|Rediff India Abroad Home | All the sections|
Stocks costly, but you can still make money
Shobhana Subramanian in Mumbai | November 29, 2005
Never before in the last 100-200 years has India really been an asset class and now for the first time, India has become an asset class among fund managers globally and they will not desert it entirely although they may reduce the exposure at some point." So said investment guru Marc Faber, in a recent interview to a television channel.
The breathtaking pace at which the Sensex has hit the 9000 mark, must have left many of you quite stunned. In fact, the entire run in the markets this year has been way beyond expectations. As Faber says, global fund managers are discovering India with a vengeance. So, if you're in the market, you're onto a good thing.
With the Sensex now trading at a price/earnings (P/E) multiple of 17 times estimated FY06 earnings, the market is far from cheap. Even if one were to consider the estimated rolling 12-month forward earnings, the multiple would be around 16 times. If one were to exclude metals oils and cyclicals, the multiple would be even higher at around 20 times forward.
At a disaggregated level too, stocks are trading at even higher forward multiples of between 22 and 25, which are barely in line with expected earnings growth for the next couple of years.
Some more evidence of India's rarefied valuations is found in the price to book (P/B) for 2005, which at around 4.6 times, is one of the most expensive in the world. So, all in all the market is far from inexpensive.
In fact, one brokerage recently billed India as one of the most expensive markets in the world in terms of price to book, though it conceded that the valuations were backed up by high returns on equities (RoEs) of tech firms. For instance, markets such as China-H, appear more attractive at present, given the strong growth in those companies.
As a result, global fund managers could perhaps refrain from bringing in large sums immediately, preferring instead to invest gradually. As such the next six to twelve months could be disappointing in terms of returns from the broad market.
The kind of returns seen in 2005---approximately 35-40 per cent between January and now ---are unlikely to be repeated in 2006. However, foreign institutions are unlikely to withdraw money and so, over the longer term, the markets should return 15 per cent annually.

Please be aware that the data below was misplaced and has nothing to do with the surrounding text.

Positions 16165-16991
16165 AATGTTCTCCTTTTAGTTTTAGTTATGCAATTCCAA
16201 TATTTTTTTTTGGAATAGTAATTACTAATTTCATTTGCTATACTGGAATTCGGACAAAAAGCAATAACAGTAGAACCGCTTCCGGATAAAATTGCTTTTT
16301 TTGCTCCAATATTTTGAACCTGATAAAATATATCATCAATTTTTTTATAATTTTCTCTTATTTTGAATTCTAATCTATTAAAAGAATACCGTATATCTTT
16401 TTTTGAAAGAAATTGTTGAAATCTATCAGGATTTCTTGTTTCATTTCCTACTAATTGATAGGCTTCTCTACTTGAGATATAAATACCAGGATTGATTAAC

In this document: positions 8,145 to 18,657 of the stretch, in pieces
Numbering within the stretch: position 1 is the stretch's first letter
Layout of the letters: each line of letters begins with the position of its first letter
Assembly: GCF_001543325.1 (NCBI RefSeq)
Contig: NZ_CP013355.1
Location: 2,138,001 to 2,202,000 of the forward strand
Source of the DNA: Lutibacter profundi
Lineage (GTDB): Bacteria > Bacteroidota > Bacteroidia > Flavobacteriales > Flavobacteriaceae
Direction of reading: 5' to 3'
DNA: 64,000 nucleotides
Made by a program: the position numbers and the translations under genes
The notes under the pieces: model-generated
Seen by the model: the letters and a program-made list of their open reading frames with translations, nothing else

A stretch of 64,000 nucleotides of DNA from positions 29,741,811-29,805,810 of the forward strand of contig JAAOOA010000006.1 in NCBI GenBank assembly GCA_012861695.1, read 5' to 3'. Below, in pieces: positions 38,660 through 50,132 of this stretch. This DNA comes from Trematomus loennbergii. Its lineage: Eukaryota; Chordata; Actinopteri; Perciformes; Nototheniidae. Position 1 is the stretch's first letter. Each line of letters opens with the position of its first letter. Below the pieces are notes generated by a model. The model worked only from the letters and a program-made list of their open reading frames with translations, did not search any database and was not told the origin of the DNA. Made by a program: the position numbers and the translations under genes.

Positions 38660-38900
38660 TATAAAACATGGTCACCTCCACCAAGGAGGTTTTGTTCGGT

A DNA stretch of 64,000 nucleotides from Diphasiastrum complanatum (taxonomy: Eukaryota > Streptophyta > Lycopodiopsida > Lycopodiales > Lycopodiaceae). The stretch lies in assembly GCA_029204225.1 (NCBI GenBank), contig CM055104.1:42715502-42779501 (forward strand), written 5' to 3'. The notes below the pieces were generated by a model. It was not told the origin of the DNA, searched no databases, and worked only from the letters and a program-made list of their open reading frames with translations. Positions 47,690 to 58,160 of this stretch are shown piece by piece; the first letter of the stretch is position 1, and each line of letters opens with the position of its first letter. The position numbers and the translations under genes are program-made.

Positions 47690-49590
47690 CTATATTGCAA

As Anup Maheshwari, Head Equities at DSP Merrill Lynch AMC, says, "Investors need to have a medium-term approach as at these levels, the volatility in the market could increase. Given the strong flows expected overtime, equities should outperform other asset classes."
Clearly, interest in India is unlikely to wane in a hurry. There are good reasons why global fund managers are flocking here. Essentially, the fundamental story still remains a good one.
The reasons for buying into India: a secular sustainable 7 per cent GDP growth, favourable demographics fuelling consumption demand, comparative labour and skill advantages in areas such as technology and pharmaceuticals, a big domestic market.
And last but not the least, a large universe of stocks, across sectors, to choose from . Few economies in the world today are as attractive an investment destination as India is. However, India is still undiscovered.
With a market capitalisation of $500 billion, it accounts for just 1.26 per cent of global market capitalisation. That may be higher than China and Taiwan but it's still small.
That's also because of earnings expectations. While companies are unlikely to grow their profits at 25-0 per cent as they have in the past two to three years, and the slowdown is already happening, analysts agree that a 15 per cent earnings growth over the next few years appears to be sustainable.
One study by a foreign brokerage shows that consensus expectations for 2006 estimate earnings growth for India at 15 per cent, compared with 15 per cent for Korea and 25 per cent for Taiwan.
However, in the case of Taiwan, earnings growth has been very volatile, whereas in India, they are coming off a high base, which makes the growth more creditable. Besides, analysts agree that Indian RoEs are superior to those of companies in other markets.
While net FII inflows to India in CY2005 have crossed $8 billion, more could flow in over time.
Global fund houses, some of which have assets of $400 billion-$500 billion, have barely allocated a couple of percentage points for India. Even if that doubles, it would translate into big amounts.
The other compelling reason to invest in India is the growth of the domestic fund base. Equities have remained a small fraction of total domestic household savings in financial instruments at around 1.5 per cent.
However, with changing demographics, higher disposable incomes and the lack of alternative savings instruments, the inflows into domestic mutual funds should gather pace.
That would definitely mean a more stable stock market. To sum up, the markets may seem overheated and expensive, but there are enough good reasons to stay invested.